Table 2.

Flynn’s criteria for functional and cosmetic factors of supra-condylar humeral fracture treatment p.3
Table 1. Clinical characteristics of children with displaced supracon-dylar humerus fractures based on the type of treatment

Table 1.

Clinical characteristics of children with displaced supracon-dylar humerus fractures based on the type of treatment p.3
Figure 2. Radiographs showed a displaced supracondylar humerus fracture (A and B). The fracture was closed re-duction and percutaneous fixed by smooth K-wires (one medial and two lateral) after surgery (C and D)

Figure 2.

Radiographs showed a displaced supracondylar humerus fracture (A and B). The fracture was closed re-duction and percutaneous fixed by smooth K-wires (one medial and two lateral) after surgery (C and D) p.4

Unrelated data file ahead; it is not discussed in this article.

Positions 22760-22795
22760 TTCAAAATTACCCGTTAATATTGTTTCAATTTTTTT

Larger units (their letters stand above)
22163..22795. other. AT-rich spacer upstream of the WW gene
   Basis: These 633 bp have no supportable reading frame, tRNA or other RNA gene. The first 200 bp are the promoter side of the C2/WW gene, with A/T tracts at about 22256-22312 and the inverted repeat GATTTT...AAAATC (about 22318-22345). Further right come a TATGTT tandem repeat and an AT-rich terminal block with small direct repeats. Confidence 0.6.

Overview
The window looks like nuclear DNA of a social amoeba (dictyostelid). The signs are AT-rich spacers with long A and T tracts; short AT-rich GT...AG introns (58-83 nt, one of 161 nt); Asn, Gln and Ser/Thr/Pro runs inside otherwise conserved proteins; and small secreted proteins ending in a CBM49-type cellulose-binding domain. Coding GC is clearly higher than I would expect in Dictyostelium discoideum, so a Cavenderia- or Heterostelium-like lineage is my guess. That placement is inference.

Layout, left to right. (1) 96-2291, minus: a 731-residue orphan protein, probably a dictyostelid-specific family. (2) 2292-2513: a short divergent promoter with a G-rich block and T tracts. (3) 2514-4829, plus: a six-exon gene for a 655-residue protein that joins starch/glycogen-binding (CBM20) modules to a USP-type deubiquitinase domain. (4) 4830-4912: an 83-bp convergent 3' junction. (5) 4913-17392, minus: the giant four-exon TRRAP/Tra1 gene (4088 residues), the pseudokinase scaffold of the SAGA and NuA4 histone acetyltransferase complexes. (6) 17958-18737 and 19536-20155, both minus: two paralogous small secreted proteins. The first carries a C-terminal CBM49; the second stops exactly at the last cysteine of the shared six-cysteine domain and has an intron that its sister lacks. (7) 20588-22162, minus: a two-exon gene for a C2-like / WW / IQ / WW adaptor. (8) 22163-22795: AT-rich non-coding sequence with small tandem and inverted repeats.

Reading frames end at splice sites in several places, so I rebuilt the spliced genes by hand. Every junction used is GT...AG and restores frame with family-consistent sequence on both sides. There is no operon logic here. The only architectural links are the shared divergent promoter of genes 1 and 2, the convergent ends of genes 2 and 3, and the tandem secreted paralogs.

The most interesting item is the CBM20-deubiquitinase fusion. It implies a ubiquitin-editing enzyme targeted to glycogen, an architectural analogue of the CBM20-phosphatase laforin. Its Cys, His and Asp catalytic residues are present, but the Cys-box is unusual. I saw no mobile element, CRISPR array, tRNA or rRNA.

Figure 3. Radiographs showed a displaced supracondylar humerus fracture in right elbow (A and B)

Figure 3.

Radiographs showed a displaced supracondylar humerus fracture in right elbow (A and B) p.5
Table 3. Comparison of motion function of affected elbow and normal elbow between the K-wires and external fixator group in treatment for supracondylar humerus fractures (Mean ± standard deviation)

Table 3.

Comparison of motion function of affected elbow and normal elbow between the K-wires and external fixator group in treatment for supracondylar humerus fractures (Mean ± standard deviation) p.6
Figure 4. Radiographs showed a displaced supracondylar humerus fracture in elbow (A and B)

Figure 4.

Radiographs showed a displaced supracondylar humerus fracture in elbow (A and B) p.6
Table 4. The clinical outcome of displaced supracondylar fractures with different treatments

Table 4.

The clinical outcome of displaced supracondylar fractures with different treatments p.7